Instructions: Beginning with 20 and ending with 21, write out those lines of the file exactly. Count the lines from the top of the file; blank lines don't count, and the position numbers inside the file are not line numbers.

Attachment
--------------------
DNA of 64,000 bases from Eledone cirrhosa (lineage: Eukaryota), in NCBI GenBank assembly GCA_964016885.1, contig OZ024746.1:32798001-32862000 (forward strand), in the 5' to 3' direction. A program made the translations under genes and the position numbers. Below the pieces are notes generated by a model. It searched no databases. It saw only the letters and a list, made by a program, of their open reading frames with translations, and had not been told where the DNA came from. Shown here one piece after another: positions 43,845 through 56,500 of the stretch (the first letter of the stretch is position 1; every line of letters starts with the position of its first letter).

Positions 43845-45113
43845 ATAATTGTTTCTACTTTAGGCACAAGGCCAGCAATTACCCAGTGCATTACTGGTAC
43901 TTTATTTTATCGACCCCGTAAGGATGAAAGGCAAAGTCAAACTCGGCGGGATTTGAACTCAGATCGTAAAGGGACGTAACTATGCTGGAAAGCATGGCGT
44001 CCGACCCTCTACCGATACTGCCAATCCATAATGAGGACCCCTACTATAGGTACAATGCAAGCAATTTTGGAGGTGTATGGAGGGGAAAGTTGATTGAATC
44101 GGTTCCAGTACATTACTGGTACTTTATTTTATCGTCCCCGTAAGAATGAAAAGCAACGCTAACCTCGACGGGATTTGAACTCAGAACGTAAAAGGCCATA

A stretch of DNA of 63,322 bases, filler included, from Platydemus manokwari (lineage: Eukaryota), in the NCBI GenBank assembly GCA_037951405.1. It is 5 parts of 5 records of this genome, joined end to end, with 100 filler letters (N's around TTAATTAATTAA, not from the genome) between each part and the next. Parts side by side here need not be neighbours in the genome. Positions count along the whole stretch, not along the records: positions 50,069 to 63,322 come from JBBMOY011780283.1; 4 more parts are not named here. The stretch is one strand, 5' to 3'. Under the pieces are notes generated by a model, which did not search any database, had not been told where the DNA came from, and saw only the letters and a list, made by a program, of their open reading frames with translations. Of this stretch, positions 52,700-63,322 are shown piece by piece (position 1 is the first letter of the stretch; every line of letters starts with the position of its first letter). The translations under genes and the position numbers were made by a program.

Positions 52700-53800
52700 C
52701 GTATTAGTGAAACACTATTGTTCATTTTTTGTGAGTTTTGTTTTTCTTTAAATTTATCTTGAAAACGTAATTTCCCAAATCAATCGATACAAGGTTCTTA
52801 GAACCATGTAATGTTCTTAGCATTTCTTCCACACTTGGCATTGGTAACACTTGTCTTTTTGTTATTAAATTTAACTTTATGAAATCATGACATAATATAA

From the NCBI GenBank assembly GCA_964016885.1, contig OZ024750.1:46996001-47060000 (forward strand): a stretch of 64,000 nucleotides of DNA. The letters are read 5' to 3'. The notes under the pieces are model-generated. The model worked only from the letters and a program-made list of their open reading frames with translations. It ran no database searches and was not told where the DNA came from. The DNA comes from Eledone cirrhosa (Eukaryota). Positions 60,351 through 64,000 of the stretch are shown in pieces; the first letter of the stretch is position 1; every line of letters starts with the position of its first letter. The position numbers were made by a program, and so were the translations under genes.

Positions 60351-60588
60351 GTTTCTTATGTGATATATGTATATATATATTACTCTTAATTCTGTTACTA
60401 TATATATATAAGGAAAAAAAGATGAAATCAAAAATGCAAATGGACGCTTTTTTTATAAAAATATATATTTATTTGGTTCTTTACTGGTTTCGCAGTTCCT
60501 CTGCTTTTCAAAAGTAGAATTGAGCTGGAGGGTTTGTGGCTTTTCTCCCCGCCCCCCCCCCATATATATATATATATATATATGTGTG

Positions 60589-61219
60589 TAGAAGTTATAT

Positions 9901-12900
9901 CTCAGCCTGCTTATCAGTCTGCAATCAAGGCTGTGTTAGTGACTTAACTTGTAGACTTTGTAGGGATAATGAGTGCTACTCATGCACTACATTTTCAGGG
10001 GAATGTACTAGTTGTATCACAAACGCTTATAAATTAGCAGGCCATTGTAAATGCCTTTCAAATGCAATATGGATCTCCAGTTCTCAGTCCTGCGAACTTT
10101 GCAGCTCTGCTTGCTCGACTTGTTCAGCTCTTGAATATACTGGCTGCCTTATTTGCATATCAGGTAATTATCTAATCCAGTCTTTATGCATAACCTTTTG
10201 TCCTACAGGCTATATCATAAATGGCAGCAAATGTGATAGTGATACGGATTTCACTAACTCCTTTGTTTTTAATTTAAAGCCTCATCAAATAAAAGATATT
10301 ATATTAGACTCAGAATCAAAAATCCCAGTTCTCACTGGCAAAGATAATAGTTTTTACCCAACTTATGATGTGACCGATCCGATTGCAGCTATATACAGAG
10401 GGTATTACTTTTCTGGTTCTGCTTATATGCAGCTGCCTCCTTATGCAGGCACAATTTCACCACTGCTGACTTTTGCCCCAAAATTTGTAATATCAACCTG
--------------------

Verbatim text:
9901 CTCAGCCTGCTTATCAGTCTGCAATCAAGGCTGTGTTAGTGACTTAACTTGTAGACTTTGTAGGGATAATGAGTGCTACTCATGCACTACATTTTCAGGG
10001 GAATGTACTAGTTGTATCACAAACGCTTATAAATTAGCAGGCCATTGTAAATGCCTTTCAAATGCAATATGGATCTCCAGTTCTCAGTCCTGCGAACTTT